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Volume Listing > Volume 44 > The Socialist party and the union in Milwaukee, 1900-1912

Olson, Frederick I. "The Socialist party and the union in Milwaukee, 1900-1912"


The Socialist Party and the Union in Milwaukee, 1900-1912: Author Frederick I. Olson analyzes the emergence of the Socialist Party stronghold in Milwaukee during the beginning of the 20th century. While a number of factors contributed to the rise of Socialism in Milwaukee, including a large German population, corrupt officials from both the Democratic and Republican Parties, and a national trend towards municipal reforms characteristic of the Progressive Era, Olson insists that the key reason for the party's success was the favorable relationship between the Socialist Party and the labor unions. He discusses the important contributions of Victor L. Berger (1860-1929), the first Socialist elected to Congress, in pursuing the support of the Federated Trades Council (F.T.C.), the American Federation of Labor (A.F.L.), and the Wisconsin State Federation of Labor (W.S.F.L.). In their attempt to wed trade unions with Socialist ideals, Berger and the Milwaukee Socialists were very successful in the first quarter of the 20th century, mainly because of Milwaukee’s large working class population. Olson also touches on the rivalry between Berger and Samuel Gompers (1850-1924) of the A.F.L. as well as the importance of Socialist newspapers like the “Wisconsin Vorwarts,” the “Social Democratic Herald,” and the “Milwaukee Leader.” (7 pages)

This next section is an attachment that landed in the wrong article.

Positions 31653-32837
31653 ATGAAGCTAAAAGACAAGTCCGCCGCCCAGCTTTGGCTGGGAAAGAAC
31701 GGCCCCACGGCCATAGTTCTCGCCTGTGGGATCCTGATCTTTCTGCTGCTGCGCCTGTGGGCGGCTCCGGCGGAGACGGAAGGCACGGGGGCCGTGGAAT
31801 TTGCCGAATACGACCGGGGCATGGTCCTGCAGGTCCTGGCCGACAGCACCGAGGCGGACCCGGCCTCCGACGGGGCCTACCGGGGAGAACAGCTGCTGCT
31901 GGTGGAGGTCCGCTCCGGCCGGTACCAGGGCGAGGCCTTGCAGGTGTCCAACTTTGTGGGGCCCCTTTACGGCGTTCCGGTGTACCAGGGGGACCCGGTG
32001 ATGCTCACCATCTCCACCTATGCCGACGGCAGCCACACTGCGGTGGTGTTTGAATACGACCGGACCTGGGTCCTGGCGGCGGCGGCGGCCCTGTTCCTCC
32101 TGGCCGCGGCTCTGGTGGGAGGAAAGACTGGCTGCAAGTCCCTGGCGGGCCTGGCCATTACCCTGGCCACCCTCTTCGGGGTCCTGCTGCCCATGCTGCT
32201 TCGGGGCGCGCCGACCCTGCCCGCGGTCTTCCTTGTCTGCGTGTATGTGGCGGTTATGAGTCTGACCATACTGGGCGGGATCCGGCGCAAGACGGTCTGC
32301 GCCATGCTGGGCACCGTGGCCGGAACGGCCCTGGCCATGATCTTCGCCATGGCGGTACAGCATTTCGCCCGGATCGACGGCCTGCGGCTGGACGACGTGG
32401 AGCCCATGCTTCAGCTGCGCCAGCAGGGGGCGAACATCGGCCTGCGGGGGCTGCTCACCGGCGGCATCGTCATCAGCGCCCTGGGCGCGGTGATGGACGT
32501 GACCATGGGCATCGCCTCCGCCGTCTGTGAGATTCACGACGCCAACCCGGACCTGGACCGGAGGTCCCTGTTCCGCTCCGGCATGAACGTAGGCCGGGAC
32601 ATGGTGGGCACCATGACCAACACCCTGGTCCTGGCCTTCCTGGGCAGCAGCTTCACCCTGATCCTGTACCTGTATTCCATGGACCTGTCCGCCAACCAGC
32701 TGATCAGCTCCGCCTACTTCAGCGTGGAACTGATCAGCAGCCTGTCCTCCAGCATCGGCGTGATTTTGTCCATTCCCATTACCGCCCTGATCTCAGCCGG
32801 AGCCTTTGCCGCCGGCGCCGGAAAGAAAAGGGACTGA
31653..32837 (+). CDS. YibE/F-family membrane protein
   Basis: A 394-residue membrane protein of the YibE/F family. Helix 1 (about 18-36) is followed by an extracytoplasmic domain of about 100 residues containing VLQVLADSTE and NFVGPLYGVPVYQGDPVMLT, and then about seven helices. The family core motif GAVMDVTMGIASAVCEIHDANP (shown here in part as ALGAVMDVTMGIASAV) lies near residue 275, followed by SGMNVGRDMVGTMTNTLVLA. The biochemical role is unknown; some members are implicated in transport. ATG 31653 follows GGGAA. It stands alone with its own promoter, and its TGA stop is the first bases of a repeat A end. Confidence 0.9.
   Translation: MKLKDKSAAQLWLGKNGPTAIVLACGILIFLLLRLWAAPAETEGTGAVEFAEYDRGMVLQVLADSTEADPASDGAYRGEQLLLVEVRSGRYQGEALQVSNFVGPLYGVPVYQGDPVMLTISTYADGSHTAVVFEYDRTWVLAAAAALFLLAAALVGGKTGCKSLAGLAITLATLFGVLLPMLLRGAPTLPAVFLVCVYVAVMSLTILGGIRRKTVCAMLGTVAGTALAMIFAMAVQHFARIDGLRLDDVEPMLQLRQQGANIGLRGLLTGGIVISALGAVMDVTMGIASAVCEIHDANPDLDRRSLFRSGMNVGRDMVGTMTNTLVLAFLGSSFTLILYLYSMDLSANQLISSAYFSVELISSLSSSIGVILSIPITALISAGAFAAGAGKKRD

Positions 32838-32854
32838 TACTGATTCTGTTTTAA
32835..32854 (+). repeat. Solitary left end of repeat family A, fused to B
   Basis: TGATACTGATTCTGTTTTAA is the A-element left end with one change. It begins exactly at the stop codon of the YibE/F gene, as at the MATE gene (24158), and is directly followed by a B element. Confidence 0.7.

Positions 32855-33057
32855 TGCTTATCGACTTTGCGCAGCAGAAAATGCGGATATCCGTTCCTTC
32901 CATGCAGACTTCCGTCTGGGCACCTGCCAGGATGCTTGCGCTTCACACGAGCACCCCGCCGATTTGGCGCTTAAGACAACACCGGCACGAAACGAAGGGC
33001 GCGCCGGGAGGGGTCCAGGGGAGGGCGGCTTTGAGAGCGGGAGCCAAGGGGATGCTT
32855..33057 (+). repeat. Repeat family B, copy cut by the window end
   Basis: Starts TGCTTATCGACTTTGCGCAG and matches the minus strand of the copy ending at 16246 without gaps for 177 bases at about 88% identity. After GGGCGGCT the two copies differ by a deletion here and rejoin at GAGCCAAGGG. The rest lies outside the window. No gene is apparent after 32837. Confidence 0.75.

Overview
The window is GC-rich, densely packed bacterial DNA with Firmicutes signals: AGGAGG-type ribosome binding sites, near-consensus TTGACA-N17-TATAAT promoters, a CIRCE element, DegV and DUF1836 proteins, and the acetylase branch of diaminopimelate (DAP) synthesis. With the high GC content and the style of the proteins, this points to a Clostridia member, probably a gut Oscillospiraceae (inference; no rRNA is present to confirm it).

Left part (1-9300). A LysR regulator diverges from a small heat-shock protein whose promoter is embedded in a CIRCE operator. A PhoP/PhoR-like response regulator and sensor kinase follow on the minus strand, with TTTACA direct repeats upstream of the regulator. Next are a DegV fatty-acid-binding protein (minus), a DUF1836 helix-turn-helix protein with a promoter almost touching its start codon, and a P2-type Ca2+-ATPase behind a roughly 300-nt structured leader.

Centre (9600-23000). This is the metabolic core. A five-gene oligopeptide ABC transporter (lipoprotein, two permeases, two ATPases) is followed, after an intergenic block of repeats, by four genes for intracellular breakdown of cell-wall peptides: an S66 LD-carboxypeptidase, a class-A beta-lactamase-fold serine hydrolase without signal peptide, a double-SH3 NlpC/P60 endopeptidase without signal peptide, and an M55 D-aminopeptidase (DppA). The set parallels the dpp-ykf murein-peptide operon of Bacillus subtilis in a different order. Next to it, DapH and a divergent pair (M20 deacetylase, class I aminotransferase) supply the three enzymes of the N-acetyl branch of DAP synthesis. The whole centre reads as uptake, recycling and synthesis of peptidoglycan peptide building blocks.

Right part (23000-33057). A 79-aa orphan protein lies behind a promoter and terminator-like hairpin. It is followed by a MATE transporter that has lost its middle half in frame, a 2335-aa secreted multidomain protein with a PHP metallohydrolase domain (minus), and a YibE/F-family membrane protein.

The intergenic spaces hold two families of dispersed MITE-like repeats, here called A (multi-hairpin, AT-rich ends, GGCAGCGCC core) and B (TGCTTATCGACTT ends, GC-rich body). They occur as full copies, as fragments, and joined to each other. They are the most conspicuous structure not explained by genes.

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Citation: Olson, Frederick I. "The Socialist party and the union in Milwaukee, 1900-1912" Wisconsin Magazine Of History. Volume: 44 /Issue: 2 (1960-1961)

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